Oysters and. Girls of L.I.

Footnotes to Long Island History

Oysters and. Girls of L.I.

Thomas R. Bayles



The Patchogue Advance for November 28, 1878 carries the following:

 "As is well known, the oyster business forms the principal industrial feature of the south side of this county. In this village Capt. William Ackerly, Capt. Alfred Mott and the Dayton Bros. are the principal shippers, and most of the oysters shipped by them go direct to England.

 "Capt. Ackerly and the Daytons have thus far shipped through Dorlan & Shefferd of New York, to the English market up to this date, this season, no less than 1,214 bushels of oysters, besides a large number to Providence and other places. Our baymen are getting higher prices for oysters this year than they have received in years past.

 "Oysters that last year sold for 30 to 40 cents a bushel, this Fall bring 75 to 80 cents, and even at these figures bring a ready sale. Capt. Mott is shipping oysters in large quantities each week of about 195 barrels so far, and some 800 gallons opened, and Mr. C.E. Rose and others ship large quantities to various localitites."

 Another item in the same issue of The Advance reads as follows:

  "The oyster supper held at the house of Mrs. James Baker on Saturday evening was quite a success. The receipts amounted to $23 cash, and several dollars worth of provisions, which went to the relief of a worthy object.

 "There were about 100 persons present. Albert Ketcham was there, which was as good as 100 more as far as kissing the girls went. In this, he took 100 shares, and agreed to kiss every woman in the house, so he was really obliged to kiss his wife, although there were many who would have been glad to relieve him at that instant. The last oyster was nicely taken care of by 15 minutes to Sunday morning."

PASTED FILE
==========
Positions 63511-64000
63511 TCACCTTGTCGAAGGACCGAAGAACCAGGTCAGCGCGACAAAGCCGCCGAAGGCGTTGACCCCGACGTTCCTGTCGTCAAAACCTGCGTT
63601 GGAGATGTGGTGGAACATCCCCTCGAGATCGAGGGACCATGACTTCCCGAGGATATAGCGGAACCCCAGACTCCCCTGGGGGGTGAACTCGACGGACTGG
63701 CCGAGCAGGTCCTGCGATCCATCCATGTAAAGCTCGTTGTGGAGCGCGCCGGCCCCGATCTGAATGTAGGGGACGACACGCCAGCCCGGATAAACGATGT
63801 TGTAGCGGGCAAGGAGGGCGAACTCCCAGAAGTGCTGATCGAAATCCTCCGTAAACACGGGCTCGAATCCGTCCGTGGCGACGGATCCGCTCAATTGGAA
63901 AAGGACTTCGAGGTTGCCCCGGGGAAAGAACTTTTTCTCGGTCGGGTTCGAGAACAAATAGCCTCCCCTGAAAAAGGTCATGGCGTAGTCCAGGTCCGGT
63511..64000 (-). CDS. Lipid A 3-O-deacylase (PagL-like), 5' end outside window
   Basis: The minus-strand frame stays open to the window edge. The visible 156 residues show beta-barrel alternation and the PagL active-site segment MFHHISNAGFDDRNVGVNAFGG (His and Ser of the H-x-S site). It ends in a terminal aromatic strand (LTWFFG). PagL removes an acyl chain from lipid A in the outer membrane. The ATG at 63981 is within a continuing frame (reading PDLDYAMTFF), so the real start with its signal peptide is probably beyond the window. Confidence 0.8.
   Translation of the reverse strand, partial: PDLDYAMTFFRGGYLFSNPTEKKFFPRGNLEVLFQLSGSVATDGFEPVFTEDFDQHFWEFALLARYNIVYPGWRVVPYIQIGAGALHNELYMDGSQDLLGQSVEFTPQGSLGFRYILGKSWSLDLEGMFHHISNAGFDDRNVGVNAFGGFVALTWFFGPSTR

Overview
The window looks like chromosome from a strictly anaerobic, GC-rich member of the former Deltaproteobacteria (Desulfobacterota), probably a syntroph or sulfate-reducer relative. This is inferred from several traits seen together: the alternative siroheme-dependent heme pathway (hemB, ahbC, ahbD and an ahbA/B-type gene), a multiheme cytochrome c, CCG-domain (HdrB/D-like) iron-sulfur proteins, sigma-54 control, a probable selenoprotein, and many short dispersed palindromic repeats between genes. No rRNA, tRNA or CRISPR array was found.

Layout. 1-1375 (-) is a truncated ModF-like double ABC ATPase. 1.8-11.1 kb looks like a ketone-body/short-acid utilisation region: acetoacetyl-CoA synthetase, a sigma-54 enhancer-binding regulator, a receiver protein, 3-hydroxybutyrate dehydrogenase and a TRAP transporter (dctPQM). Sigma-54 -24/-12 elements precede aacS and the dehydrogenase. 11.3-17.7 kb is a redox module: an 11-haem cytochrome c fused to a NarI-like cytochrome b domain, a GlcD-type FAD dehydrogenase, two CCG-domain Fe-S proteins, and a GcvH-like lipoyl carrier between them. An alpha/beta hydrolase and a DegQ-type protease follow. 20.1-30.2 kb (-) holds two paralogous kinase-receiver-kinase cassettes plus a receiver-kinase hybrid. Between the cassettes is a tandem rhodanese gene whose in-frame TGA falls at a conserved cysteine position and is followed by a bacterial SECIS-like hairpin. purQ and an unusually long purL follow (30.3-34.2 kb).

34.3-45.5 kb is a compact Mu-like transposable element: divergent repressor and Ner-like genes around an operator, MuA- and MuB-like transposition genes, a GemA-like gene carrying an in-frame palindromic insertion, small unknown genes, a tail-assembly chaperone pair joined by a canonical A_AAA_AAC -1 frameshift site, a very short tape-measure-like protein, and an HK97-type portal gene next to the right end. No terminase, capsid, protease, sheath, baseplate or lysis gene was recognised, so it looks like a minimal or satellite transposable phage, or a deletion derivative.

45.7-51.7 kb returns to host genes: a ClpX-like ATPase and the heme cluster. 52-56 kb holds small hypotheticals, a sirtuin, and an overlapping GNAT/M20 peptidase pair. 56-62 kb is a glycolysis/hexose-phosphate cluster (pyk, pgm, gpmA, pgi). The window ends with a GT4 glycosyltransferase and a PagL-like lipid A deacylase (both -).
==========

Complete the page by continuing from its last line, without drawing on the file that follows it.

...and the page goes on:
The book describing Long Island titled, "Long Island of Today," published in 1884, pays tribute to the girls of Long Island as follows:

 "Pretty girls abound on Long Island, and we would render homage to the fair Island maidens who rival the flowers in their beauty. Many of the boys come to New York, but the girls remain at home amid the most wholesome surroundings. Pure air, clear water and the best food are their birthrights, and these put roses in their cheeks, gracefulness in their movements, and vigor in their muscles.

 "They are not adle-pates or gawks, as girls in some distant villages are sometimes said to be. They quickly acquire taste in dress from seeing the city fashions in their native places all summer.

 "The Long Island girls are apt to be of English or Holland stock, and therefore make prudent and skillful wives, and are not afraid to work. You see them bare armed in the kitchens of their fathers' hotels and boarding houses; they wait upon you at dinner, and in the evening you will find them at the pianos or their sewing, or more practical still,  walking through the village streets with some handome young cavalier.

 "The Long Island girl can swim like a frog, sail a boat, and figure the cost of a passenger's dress at the same time. You can tell her by her pink and white face and brown hands. She shades her face but hates to wear gloves.

 "They are good natured, healthy independent and a trifle saucy; cold and distant to slight acquaintances, but are said to be very loving with those who win them.

 "There is music in their speech, poetry in their motion, and virtue in their company. And every one of them is bent upon one object--- to get a city husband."

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